Now that I’ve finished with the second volume of the new adventures of Rally Vincent and Minnie-May Hopkins, I think I’ve finally worked out the filing category for Gunsmith Cats: Burst. “Manga that take place in the United States” was one possibility, and “Homage to American action movies” was another consistent one, but I think the best label so far has been “Manga I read with a crooked, silly grin all the way through.” Come on: What other comic shows us a seven-foot-tall mercenary driver with a bulletproof bandanna slicing through the wall of someone’s house with a hunting knife big enough to skin an elephant — and does all this with a straight face, because it’s allegedly set in the “real world?”
Burst #2 continues all the plot threads that were kicked off in Volume #1 — mainly, the mystery behind the theft of Rally’s prized Shelby GT 500 muscle car, her pride and joy. Now it’s been packed with explosives and about to be turned into a weapon of mass destruction. As in the earlier Cats adventures, Rally manages to stay a step ahead of her tormentors by outsmarting, outpacing (and occasionally outshooting) them — and by drawing on her friends, from Minnie-May the explosives expert to Miss Farrah the hacker-cum-researcher who will dig up any tidbit of information for a price, a percentage, or both. And I shouldn’t forget Bean Bandit, the any-time-any-place driver (I sometimes wonder if Jason Statham’s Transporter character was a polite nod to Bandit) who alternates between being a competitor, an ally, and a nemesis depending on the breaks. Read more
Gamers use the term nerfed to describe something that used to have impact but for whatever reason has been watered down. Black Sun, Silver Moon feels like a horror story that got nerfed — or maybe it’s a cute story with some horror added to it to spice things up. Either way, the cute wins, and if you like cute, that’s what you’ll get in surplus. (The adorable dog and the flowers on the cover ought to be a giveaway.)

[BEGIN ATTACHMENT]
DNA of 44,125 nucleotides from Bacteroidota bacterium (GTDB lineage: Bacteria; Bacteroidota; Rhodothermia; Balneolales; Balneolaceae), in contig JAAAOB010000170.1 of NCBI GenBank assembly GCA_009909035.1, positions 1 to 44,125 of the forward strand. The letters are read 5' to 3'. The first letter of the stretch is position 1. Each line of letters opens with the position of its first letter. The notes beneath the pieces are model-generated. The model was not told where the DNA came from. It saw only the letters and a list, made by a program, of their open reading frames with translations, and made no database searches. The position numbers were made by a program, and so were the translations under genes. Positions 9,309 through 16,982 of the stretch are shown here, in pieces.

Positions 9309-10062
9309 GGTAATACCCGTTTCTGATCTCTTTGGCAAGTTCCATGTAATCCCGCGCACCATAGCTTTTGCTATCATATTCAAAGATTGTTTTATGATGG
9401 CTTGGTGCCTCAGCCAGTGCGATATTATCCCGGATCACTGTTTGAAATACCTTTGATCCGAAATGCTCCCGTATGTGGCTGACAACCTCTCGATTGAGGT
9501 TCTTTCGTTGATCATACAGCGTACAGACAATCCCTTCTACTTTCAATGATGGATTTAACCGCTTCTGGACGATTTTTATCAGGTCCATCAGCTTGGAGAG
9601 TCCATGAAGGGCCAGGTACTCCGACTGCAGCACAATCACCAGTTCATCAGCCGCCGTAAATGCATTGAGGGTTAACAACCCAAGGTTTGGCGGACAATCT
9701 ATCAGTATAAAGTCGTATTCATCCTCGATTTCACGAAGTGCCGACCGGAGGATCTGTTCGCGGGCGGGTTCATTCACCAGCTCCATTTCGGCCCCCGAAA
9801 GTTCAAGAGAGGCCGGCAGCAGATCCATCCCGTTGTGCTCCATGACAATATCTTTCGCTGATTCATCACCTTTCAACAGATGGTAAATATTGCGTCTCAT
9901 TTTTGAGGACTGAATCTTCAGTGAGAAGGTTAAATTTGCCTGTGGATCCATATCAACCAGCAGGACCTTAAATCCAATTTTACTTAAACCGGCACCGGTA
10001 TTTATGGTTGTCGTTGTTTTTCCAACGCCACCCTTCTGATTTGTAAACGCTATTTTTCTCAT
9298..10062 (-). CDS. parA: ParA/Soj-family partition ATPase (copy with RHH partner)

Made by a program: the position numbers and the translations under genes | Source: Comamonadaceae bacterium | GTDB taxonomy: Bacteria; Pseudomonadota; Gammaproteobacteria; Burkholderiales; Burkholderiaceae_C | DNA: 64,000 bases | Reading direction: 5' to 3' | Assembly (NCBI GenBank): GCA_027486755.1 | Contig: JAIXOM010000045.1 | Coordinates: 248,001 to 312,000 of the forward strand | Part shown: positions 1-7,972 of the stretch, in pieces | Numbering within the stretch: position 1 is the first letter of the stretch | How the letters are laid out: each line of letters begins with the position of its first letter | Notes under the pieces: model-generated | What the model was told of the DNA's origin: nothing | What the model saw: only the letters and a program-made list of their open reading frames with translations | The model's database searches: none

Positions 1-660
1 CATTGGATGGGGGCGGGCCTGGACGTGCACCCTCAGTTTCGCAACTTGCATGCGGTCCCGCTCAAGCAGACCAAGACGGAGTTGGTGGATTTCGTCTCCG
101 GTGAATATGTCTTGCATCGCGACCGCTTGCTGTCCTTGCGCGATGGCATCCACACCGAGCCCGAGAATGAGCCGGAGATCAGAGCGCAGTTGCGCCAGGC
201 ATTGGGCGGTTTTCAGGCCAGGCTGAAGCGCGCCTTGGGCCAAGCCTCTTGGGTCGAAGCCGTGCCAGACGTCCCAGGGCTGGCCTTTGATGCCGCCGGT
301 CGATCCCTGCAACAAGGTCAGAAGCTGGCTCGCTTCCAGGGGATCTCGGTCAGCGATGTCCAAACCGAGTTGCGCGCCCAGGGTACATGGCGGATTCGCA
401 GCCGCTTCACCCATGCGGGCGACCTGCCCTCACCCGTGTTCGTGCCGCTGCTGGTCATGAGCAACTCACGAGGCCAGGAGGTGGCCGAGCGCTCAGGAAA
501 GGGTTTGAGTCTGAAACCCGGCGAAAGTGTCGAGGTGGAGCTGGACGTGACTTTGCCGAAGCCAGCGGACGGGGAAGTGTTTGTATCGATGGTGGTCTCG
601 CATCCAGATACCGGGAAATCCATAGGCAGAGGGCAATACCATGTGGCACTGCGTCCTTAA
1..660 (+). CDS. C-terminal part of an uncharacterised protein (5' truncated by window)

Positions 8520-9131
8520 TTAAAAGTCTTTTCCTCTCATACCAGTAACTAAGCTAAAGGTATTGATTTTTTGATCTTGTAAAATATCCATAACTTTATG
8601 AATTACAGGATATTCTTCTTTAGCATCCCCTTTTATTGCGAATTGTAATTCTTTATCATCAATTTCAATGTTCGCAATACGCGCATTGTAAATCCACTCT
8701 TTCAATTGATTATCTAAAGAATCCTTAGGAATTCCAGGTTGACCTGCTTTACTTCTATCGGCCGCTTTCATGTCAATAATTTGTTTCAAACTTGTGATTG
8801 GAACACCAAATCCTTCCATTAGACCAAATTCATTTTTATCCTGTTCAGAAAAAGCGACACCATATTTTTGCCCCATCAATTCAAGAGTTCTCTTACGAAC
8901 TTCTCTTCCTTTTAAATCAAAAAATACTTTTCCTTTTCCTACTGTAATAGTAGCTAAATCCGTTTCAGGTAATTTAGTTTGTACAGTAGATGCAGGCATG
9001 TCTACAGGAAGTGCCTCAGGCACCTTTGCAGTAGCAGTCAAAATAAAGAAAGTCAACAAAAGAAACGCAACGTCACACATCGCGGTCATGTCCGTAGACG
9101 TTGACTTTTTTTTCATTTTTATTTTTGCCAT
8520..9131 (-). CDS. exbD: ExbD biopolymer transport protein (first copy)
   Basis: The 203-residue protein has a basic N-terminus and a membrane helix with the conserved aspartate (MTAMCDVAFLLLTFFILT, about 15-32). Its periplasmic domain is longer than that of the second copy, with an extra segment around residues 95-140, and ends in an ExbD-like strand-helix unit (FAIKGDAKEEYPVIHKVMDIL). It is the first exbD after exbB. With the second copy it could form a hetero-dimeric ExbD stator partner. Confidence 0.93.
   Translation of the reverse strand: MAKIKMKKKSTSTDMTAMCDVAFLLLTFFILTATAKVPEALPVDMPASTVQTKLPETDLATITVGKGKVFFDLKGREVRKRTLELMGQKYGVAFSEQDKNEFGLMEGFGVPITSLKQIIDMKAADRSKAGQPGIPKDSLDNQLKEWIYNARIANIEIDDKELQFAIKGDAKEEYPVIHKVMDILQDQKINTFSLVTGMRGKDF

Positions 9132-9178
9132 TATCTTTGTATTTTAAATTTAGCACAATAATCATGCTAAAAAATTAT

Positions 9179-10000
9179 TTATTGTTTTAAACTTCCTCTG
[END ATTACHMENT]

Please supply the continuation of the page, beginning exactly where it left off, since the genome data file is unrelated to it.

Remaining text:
I’ve said before that if you take the same basic story outline and give it to five different people, you’ll get five entirely different stories in tone, mood, content, and execution. BSSM plays like the outcome of one of those exercises, where someone got handed a plot outline for a potentially dark story and the results were anything but dark. The summary: Taki, a young man with many siblings and heavy family debts to pay off, takes a job with a local priest, Shikimi. At first the job doesn’t seem to involve anything more than keeping the priest’s library in order and keeping his teacup full. Then one night they trek out into the graveyard behind the church, and Taki is pressed into service to kill the zombies rising from the graveyard. It’s a job he’s suited to whether or not he wants to admit it, and so now he’s serving in the dual job of house servant by day and zombie hunter by night. Read more
I used to hate epic fantasy — or rather, I hated what epic fantasy had devolved into: cynical assembly-line knock-offs of the Tolkien estate designed to sell a series, rather than any one book. The Wheel of Time cycle turned me off after one book — although the shock and dismay of having Robert Jordan himself die before he could finish the series proper was absolutely not lost on me — and Eragon was almost too awful to be believed.
By that token, I should never have picked up The Guin Saga at all. Here we have a Japanese fantasy novel series that has been running for decades in Japan with over one hundred books in the series and with more still on the way. But I’d been hearing about Guin for over a decade through one channel or another — after all, any series that had sold something like twenty-five million copies in its native country was going to be hard to ignore. Everyone from upscale film director Nagisa Oshima to manga-ka Kentaro (Berserk) Miura described themselves as Guin fans. Read more
I’ll probably grouse forever about the shady illogic that underpins the central premise of MPD Psycho, but I also know it’s not going away. Last time around I wrote about how the central character was being treated like a clown car, with new facets of himself popping out at each new trauma. Kazuhiko Amamiya, alias Shinji Nishizono, alias Yosuke Kobayashi, alias Kiyoshi Murata, alias — How many multiple personalities can you fit in a single body? Five in the brain and one in each nostril.